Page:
Spray Parks and Play Value Part 1

Life Floor Spray Parks and Splash Pads

There are many practical reasons to love spray parks. They’re less expensive to build and maintain than pools, they’re often free to the community, and they serve as a place to connect with neighbors and new families. Of course the main users of splash pads, kids, love them for a very obvious reason: they’re fun!

But how do you measure how fun a splash pad is?

Play Value

Fun is a hard thing to quantify and that’s why experts began using the term “play value.” Play Value quantifies how much play a user can experience with something be it a toy, a space, or a structure.


According to The Alliance for Early Childhood, something with high play value should appeal to kids of multiple ages and stages of development. It should allow for multiple kinds of play, for kids to learn a respectful way to interact, and it should stand the test of time. (x)

Building blocks and dolls, for example, are considered toys with high play value because there are many ways to engage with them; there are always new things to build and new stories to tell. Something with low play value might have a lot of novelty and interest at first,  but the design often limits how much kids can actually do. Fad toys (remember Pogs?) come and go because, from a play-based level, there is less to do with them.  

So, when thinking about play value, a well balanced community has many outdoor spaces to foster play. There will be playgrounds, open green spaces, sports fields, and pools, which have all stood the test of time in terms of being a staple in many childhoods. They have adapted in response to evolving safety information, changing community needs, and shifting attention. They allow for many types of play, and appeal to multiple stages of development. Kids can learn to co-play, share, and take turns in all of these spaces.


Splash pads are newer to the playing field, but making up for it with staggering adoption rates. They’re most often compared to things that already exist, such as wet playgrounds, or maybe zero-depth pools. While they share similarities with playgrounds and pools, splash pads have opportunities for play that kids just don’t see anywhere else.

What Kind of Play Value Does a Splash Pad Have?

An example of free and unregulated play

An example of free and unregulated play

There are not many objective, peer-reviewed studies about splash pads. One of the most comprehensive studies we’ve found is Lisa J Lewis’s 2005 paper “Role of Splash Parks in Outdoor Public Recreation” wherein she speaks to industry professionals, digs into play research, and finishes with an observational study of local splash pads.

Lewis notes that “not only do splash parks provide a more versatile play value than swimming pools, some of the risks are simply avoided.” (pg. 9) Since splash pads don’t have standing water, the chance for accidental drowning or entrapment is eliminated. Like playgrounds, splash pad manufacturers have created many different kinds of features and experiences to appeal to different age groups. Toddlers can interact with inset jets, while older kids can use water guns and run through sprayers. It’s a transitional step for kids to become comfortable and excited about water before swimming lessons, without throwing them right into the deep end.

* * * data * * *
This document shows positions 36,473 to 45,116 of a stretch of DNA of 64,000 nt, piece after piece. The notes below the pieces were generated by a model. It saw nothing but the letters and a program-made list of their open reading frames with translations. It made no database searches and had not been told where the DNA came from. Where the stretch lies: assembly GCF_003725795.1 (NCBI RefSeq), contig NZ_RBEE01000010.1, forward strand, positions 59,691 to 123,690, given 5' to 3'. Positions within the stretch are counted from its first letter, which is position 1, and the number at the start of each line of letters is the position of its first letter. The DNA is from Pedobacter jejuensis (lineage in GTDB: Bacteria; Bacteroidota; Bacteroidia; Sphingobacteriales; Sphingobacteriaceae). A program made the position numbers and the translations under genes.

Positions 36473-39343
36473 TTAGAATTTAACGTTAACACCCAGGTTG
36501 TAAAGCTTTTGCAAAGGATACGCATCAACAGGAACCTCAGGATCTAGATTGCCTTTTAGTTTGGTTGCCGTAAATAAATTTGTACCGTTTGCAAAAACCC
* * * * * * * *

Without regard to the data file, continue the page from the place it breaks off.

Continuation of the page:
After observing children at two different splash pads, Lewis concluded that, “splash parks provide the opportunity for water play with children defining the activity level. Because of the free play and the interaction of a variety of ages and ability, it is developmentally beneficial.” (pg 90)

Why Does It Matter?

We know kids need to play. According to Kenneth R. Ginsburg and the Committee on Communications, and the Committee on Psychosocial Aspects of Child and Family Health: ”Play is essential to development because it contributes to the cognitive, physical, social, and emotional well-being of children and youth” (x)

On top of the psychological reasons for play, there are the health benefits of active playing. Children, U.S. Authorities say, should be getting at least 60 minutes of active time per day, and 2/3rds of them simply are not (x). In the summer when temperatures soar, it can be difficult to get kids excited to go to the park. This is why splash pads make so much sense as an added feature to parks to increase active play in communities. Splash pads are a place for kids, especially younger kids, to play joyfully and freely, as well as cool off.  With a splash pad kids have a much better chance to be active by the nature of a flat surface without standing water. In addition, the features encourage kids to run through, crawl around, and hop over them.

In her final conclusions, Lewis states, “Another factor which affected the pace of the play was the surface material. In Waco, the children ran, skipped and jumped… Indeed, these activities were discouraged by the lifeguard, justifiably, for safety reasons. There is absolutely no doubt that a cushioned surface enhanced the play value, while a broom-finished concrete surface inhibits many behaviors and reduced the play value.” (pg 77)